Foreign Ministers of the countries whose investigative authorities together make up the Joint Investigation Team (JIT) – Australia, Belgium, Malaysia, Ukraine and the Netherlands – will sign a document on the case of Boeing 777 flight MH17 in New York next week.
Ukrainian ambassador to Malaysia Olexander Nechytaylo said the signing of the document, which defines detailed steps and actions for all participating countries, will be held on the sidelines of 72nd UN General Assembly.
“The countries remain fully committed to taking effective measures and to investigate. Ukraine with JIT team is still working very closely and this document will specify in depth, which is one of many channels that we’re working on currently,” Nechytaylo told Bernama in an interview at the news agency’s headquarters recently.
The Malaysia Airlines flight from Amsterdam to Kuala Lumpur crashed in eastern Ukraine on July 17, 2014, killing all 298 on board.
International investigators have said the flight was shot down by a Russia-supplied missile system that was fired from territory held by Russian-backed fighters.
The probe, led by the Netherlands, which suffered the majority of losses, was focusing on some 100 people suspected of having played an "active role" in the incident, but the investigators have not publicly named any suspects to date.
Elaborating further on the document, Nechytaylo said it follows another Ukraine’s effort in bringing the perpetrators to justice in which a lawsuit against Russia was filed early this year.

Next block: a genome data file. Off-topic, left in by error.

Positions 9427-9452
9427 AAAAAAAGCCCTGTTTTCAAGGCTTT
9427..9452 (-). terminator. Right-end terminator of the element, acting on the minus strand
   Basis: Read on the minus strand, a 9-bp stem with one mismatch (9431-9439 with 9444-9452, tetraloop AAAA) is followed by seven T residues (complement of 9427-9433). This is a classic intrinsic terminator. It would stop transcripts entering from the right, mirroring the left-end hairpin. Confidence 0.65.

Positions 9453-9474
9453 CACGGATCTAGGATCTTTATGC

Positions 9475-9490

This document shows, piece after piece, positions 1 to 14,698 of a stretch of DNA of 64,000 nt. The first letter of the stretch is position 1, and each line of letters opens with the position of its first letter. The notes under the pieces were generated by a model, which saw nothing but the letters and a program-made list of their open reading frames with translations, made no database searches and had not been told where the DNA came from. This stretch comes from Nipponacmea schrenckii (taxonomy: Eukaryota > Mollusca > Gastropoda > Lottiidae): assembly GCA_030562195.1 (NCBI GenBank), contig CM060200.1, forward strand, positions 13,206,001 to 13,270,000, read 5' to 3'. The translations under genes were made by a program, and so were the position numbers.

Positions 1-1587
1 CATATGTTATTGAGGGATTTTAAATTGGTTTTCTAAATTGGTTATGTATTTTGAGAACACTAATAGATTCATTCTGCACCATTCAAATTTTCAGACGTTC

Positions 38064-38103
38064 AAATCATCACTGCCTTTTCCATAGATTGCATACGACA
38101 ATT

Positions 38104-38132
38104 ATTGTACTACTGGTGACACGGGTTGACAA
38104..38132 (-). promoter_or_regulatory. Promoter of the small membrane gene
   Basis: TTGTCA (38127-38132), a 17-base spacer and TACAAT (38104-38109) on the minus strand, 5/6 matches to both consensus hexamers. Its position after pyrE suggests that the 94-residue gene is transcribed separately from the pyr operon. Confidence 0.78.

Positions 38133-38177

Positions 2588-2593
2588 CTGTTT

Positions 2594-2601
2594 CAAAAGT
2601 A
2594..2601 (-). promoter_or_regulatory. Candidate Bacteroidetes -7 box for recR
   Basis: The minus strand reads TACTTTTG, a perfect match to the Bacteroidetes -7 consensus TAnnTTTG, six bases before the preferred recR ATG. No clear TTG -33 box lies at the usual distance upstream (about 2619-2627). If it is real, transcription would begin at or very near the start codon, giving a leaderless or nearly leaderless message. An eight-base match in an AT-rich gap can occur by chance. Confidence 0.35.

In the case filed on Jan 16 that include the downing of MH17 as part of the proceedings instituted by Ukraine in the International Court of Justice, he added it was to hold Russia accountable for acts of terrorism and discrimination in the course of unlawful aggression against Ukraine.
"This indeed is a long, ongoing process and definitely will take time. The challenges we’re facing now is that we have to collect hard evidence that will be admissible to present in the court.
"To get the convictions is not easy, what more given the territory where the most debris discovered is not under Ukrainian government control,” said Nechytaylo.
He also said that Ukraine and the Netherlands will soon sign a memorandum on the exchange of information relating to the crash which would further help his country in its lawsuit against Russia.
As reported by the Ukrainian News Agency recently, the information exchange envisages that prosecution of suspects will be for all 298 people killed in the crash, that would give all relatives equal rights in the Dutch process.
In July, Dutch officials announced that the trial of suspects arrested over the incident will be held in the Netherlands, a collective decision of the countries involved.
Malaysia through Transport Minister Liow Tiong Lai welcomed the decision, saying a national prosecution in the Netherlands will ensure “accountability in compliance with the highest international standards.”
The UN General Assembly convened its 72nd session on Tuesday, with an emphasis on striving for peace and a decent life for all on a sustainable planet.